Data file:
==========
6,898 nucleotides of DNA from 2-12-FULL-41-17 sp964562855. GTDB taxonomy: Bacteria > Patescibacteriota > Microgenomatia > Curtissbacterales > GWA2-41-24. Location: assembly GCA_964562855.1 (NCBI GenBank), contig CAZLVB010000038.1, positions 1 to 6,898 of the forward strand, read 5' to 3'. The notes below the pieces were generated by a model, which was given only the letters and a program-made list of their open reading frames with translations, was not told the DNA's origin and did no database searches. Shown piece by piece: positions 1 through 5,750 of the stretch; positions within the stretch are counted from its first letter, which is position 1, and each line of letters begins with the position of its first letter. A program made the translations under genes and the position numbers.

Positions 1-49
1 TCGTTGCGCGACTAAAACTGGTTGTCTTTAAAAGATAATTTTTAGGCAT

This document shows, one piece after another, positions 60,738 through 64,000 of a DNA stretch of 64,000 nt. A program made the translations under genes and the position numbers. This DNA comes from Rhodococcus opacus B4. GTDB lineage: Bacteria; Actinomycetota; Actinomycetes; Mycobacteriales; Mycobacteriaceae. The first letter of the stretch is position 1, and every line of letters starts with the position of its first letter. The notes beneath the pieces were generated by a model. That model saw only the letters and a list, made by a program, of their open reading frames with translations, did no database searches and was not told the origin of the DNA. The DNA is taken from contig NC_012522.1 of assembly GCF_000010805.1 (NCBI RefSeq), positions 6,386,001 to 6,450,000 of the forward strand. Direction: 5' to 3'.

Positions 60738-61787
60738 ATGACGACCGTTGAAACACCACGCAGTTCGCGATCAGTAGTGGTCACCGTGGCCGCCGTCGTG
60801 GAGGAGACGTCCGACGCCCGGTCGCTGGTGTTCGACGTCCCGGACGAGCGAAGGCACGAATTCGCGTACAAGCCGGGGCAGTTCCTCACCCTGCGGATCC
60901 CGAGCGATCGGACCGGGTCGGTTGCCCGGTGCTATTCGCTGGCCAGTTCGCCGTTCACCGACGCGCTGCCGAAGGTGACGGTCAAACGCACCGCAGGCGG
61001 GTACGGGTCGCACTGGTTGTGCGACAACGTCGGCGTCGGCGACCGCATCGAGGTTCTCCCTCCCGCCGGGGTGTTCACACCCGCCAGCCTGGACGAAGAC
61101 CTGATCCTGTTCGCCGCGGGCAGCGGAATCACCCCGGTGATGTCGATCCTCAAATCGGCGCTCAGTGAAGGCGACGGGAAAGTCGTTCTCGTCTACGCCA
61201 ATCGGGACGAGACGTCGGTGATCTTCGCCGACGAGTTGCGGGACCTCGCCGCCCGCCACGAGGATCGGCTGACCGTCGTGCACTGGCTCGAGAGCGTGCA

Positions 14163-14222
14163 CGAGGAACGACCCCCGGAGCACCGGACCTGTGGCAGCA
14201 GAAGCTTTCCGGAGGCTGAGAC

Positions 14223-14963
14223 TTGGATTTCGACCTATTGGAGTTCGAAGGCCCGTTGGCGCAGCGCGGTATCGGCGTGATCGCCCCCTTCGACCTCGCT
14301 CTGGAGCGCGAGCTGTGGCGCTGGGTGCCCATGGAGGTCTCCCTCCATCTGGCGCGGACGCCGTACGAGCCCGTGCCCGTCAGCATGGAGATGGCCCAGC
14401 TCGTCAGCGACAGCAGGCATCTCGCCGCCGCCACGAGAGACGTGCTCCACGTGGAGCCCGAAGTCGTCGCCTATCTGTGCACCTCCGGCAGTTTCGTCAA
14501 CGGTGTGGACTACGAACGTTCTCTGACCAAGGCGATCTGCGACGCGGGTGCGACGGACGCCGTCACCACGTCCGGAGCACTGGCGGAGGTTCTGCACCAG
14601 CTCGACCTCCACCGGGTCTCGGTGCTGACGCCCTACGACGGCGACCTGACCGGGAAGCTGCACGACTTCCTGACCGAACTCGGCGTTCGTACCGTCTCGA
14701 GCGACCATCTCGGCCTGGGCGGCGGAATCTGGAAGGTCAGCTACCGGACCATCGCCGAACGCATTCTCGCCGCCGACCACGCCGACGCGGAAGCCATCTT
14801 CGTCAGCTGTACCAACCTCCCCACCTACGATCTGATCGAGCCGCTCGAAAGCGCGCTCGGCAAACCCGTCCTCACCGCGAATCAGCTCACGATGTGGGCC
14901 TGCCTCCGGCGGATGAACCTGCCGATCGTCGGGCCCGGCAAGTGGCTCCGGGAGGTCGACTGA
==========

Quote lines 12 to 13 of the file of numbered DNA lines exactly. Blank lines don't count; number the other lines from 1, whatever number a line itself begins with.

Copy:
Positions 14163-14222
14163 CGAGGAACGACCCCCGGAGCACCGGACCTGTGGCAGCA